The Washington PostDemocracy Dies in Darkness

The two videos that explain Brazil’s protest movement

The mass protests in Brazil, like any large-scale social movement, are necessarily complicated, driven by economic and political macro trends that precede the actual demonstrations, as well as whatever smaller, personal motivations might compel a person to don a mask and stand in the street. But, to the extent that we can sum up the complexity of Brazil's demonstrations and the social forces behind them – the protests began last week over a bus fare increase but have since escalated to protest government corruption and mismanagement – these two videos do a nice job.

This first one, by Brazilian filmmaker Carla Dauden, explains why she's boycotting the World Cup, which Brazil will host next year, as well as the Olympics in 2016. The sky-high cost of the events, she argues, is a waste of money that should go toward alleviating poverty and illiteracy. "Yeah, maybe the guy selling ice cream on the beach might do better that week," she says, adding that Brazilian leaders' decision to host the costly sports events shows their lack of interest or ability to focus on their country's larger issues.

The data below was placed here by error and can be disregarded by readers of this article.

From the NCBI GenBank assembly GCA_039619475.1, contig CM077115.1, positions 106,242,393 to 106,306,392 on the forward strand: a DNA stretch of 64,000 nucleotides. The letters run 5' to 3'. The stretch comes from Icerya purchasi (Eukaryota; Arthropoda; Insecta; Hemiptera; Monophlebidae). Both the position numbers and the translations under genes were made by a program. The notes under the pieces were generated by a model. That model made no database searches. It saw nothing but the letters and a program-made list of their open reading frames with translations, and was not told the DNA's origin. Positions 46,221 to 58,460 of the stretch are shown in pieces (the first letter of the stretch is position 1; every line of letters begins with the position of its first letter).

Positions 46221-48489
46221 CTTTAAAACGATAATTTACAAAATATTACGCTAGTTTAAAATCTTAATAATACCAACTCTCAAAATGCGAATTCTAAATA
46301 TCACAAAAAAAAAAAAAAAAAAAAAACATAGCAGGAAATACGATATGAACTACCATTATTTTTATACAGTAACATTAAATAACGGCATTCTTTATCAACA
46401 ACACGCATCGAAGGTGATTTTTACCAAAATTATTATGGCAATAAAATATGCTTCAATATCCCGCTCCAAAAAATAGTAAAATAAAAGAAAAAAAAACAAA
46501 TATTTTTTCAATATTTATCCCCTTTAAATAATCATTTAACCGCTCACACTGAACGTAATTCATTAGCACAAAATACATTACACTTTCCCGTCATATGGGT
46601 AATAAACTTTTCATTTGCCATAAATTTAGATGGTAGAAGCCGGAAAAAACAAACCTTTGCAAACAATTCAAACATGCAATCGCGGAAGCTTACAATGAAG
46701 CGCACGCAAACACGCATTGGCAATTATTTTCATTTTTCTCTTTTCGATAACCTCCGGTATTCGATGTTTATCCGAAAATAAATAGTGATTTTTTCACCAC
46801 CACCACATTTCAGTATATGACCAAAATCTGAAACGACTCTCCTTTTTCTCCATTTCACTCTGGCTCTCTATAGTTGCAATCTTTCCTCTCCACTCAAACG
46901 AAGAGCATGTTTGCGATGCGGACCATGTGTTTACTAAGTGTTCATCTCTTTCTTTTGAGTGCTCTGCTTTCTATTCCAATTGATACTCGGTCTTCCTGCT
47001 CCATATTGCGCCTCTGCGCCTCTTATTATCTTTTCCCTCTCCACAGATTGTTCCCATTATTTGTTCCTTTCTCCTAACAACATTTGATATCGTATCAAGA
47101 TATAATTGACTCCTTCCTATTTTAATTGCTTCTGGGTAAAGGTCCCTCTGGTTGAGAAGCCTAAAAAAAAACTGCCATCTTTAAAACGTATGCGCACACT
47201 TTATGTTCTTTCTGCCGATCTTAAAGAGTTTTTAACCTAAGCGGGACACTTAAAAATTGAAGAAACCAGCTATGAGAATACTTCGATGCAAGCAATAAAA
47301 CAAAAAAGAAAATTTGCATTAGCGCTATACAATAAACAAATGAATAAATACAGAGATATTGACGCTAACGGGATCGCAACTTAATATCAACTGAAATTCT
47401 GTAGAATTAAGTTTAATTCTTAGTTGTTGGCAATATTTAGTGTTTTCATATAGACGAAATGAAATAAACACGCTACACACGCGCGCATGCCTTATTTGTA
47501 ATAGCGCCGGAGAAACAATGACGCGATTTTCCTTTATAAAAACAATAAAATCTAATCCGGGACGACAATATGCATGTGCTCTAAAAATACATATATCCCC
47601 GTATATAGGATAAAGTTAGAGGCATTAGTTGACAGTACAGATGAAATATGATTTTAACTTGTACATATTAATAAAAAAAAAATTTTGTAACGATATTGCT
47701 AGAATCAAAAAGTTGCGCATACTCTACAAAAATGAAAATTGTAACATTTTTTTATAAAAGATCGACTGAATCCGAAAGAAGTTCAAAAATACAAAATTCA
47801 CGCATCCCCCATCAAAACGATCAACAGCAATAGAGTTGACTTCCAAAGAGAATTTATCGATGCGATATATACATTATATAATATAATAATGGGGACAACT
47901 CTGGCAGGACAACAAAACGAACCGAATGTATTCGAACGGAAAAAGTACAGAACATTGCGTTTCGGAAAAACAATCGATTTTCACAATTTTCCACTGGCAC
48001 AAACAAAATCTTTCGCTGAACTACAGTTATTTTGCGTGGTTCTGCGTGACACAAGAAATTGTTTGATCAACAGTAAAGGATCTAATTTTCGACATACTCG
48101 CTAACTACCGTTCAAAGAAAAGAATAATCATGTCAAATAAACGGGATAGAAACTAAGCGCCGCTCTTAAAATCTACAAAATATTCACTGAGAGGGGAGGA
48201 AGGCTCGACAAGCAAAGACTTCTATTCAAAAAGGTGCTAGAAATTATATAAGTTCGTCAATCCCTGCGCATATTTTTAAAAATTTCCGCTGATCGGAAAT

She also criticizes the government's efforts to "clean out" or entirely move slums that stand in the way of the events, a symbol of Brazilian leaders' priorities given that these neighborhoods have been struggling for years.

This next video shows interviews (captioned in English) with a number of Brazilian protesters, who explain why they're there, their background, what they believe in and what they want from their government. Not all of them share the same ideas or goals, of course, but it's a compelling, at times poignant window into the mood of this mass movement in the world's fifth most populous country.

After the interviews, the video shows an uglier side to the demonstrations: police firing tear gas, yes, but also protesters setting fires, throwing stones and vandalizing public buildings. Unfortunately, it's very difficult to have a mass protest movement that stays entirely peaceful and civil for long.